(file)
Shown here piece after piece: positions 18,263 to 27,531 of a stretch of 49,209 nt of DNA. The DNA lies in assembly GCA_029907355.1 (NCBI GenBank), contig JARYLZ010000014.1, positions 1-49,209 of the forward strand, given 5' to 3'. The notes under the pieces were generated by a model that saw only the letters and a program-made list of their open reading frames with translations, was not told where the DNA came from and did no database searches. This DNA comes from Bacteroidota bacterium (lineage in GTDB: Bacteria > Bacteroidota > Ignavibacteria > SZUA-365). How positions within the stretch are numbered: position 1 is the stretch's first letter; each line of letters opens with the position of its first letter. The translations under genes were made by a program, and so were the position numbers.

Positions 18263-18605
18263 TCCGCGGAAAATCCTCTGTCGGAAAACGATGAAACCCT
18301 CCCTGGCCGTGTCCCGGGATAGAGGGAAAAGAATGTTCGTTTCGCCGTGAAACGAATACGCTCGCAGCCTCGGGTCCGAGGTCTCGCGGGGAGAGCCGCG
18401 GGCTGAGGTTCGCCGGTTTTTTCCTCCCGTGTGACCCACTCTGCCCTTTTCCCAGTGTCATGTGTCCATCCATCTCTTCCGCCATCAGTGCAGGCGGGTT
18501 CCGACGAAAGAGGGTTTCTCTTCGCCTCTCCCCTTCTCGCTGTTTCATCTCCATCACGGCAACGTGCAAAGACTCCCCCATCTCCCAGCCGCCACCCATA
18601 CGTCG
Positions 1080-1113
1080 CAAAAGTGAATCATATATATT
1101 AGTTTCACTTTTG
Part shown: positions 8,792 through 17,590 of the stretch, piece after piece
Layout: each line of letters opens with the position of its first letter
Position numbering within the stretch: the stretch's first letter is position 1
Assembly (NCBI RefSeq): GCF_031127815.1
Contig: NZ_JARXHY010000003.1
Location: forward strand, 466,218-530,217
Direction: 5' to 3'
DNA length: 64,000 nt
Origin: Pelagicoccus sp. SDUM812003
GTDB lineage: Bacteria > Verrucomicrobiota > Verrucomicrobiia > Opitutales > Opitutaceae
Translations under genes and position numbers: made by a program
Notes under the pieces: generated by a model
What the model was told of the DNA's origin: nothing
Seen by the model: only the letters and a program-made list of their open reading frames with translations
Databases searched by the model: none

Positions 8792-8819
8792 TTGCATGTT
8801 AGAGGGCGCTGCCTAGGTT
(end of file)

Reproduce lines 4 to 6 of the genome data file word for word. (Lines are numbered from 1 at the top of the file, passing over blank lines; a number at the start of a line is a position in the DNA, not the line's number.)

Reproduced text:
18301 CCCTGGCCGTGTCCCGGGATAGAGGGAAAAGAATGTTCGTTTCGCCGTGAAACGAATACGCTCGCAGCCTCGGGTCCGAGGTCTCGCGGGGAGAGCCGCG
18401 GGCTGAGGTTCGCCGGTTTTTTCCTCCCGTGTGACCCACTCTGCCCTTTTCCCAGTGTCATGTGTCCATCCATCTCTTCCGCCATCAGTGCAGGCGGGTT
18501 CCGACGAAAGAGGGTTTCTCTTCGCCTCTCCCCTTCTCGCTGTTTCATCTCCATCACGGCAACGTGCAAAGACTCCCCCATCTCCCAGCCGCCACCCATA